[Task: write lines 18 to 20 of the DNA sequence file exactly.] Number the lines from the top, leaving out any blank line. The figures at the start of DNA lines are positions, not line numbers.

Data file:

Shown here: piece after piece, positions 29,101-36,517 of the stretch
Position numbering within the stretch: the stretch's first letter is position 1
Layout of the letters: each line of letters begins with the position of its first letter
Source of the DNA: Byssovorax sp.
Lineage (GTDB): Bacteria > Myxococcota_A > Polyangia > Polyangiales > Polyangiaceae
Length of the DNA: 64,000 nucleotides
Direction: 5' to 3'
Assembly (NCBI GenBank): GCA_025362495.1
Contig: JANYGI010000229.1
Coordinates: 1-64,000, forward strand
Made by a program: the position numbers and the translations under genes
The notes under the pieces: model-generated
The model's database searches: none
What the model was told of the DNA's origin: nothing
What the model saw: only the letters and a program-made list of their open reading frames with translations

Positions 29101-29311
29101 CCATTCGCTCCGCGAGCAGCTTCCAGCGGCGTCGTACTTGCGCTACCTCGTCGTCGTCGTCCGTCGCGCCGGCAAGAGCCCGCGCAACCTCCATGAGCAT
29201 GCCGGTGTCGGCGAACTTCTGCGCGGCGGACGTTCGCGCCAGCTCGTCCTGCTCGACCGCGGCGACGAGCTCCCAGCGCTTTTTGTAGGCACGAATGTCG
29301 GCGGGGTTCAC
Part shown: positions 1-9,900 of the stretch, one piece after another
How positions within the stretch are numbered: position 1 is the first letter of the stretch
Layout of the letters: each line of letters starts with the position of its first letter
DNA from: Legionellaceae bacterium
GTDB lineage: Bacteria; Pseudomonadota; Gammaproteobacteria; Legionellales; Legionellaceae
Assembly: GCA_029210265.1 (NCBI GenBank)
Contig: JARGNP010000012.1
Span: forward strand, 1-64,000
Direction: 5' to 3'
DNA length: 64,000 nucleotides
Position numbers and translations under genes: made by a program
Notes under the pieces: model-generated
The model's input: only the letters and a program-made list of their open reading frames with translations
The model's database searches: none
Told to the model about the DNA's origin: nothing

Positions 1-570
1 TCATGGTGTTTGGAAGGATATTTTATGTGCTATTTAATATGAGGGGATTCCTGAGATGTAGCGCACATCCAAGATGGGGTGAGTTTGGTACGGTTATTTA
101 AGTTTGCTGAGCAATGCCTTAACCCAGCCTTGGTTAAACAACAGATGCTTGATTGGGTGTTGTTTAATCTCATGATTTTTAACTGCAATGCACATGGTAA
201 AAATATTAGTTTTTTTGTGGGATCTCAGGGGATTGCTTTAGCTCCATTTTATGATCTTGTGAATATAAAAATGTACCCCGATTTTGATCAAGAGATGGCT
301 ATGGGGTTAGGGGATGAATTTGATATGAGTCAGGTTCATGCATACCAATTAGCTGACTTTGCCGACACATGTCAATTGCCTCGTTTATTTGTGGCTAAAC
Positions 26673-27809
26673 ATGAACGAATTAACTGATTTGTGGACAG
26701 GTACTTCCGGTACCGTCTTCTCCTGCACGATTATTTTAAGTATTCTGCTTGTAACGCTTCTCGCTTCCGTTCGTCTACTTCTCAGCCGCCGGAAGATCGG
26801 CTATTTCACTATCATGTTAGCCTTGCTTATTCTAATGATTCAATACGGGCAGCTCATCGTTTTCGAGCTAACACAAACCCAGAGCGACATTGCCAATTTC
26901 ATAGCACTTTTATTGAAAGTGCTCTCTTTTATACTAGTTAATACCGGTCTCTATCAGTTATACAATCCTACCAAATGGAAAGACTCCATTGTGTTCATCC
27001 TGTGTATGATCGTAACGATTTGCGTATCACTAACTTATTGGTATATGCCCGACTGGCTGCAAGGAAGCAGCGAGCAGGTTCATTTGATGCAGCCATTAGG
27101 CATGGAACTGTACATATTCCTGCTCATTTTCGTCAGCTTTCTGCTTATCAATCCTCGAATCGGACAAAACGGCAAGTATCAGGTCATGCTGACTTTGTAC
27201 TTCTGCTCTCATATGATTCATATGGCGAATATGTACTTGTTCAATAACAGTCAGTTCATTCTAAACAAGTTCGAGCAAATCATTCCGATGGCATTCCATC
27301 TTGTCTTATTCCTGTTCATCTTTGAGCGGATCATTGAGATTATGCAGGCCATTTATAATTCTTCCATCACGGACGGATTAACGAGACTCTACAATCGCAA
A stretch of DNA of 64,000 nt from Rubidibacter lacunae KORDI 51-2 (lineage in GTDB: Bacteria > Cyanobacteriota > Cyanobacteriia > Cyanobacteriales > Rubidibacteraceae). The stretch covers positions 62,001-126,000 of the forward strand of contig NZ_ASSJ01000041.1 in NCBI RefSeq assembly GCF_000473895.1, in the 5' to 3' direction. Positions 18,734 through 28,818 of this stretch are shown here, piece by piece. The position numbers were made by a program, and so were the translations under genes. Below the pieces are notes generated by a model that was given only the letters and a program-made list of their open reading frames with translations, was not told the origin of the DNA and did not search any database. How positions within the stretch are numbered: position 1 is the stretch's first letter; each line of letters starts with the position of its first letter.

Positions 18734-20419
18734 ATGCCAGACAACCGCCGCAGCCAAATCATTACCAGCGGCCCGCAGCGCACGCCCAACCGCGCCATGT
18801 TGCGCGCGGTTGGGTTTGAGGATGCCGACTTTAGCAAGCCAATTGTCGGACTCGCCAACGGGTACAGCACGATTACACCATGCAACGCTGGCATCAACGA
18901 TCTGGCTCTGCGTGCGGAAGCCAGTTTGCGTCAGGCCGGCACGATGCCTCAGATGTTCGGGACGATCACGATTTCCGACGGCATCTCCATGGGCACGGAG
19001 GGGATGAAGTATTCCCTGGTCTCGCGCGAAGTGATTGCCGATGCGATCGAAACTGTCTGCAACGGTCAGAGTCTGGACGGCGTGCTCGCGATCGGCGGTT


29201 GCCGGTGTCGGCGAACTTCTGCGCGGCGGACGTTCGCGCCAGCTCGTCCTGCTCGACCGCGGCGACGAGCTCCCAGCGCTTTTTGTAGGCACGAATGTCG
29301 GCGGGGTTCAC
Part shown: positions 1-9,900 of the stretch, one piece after another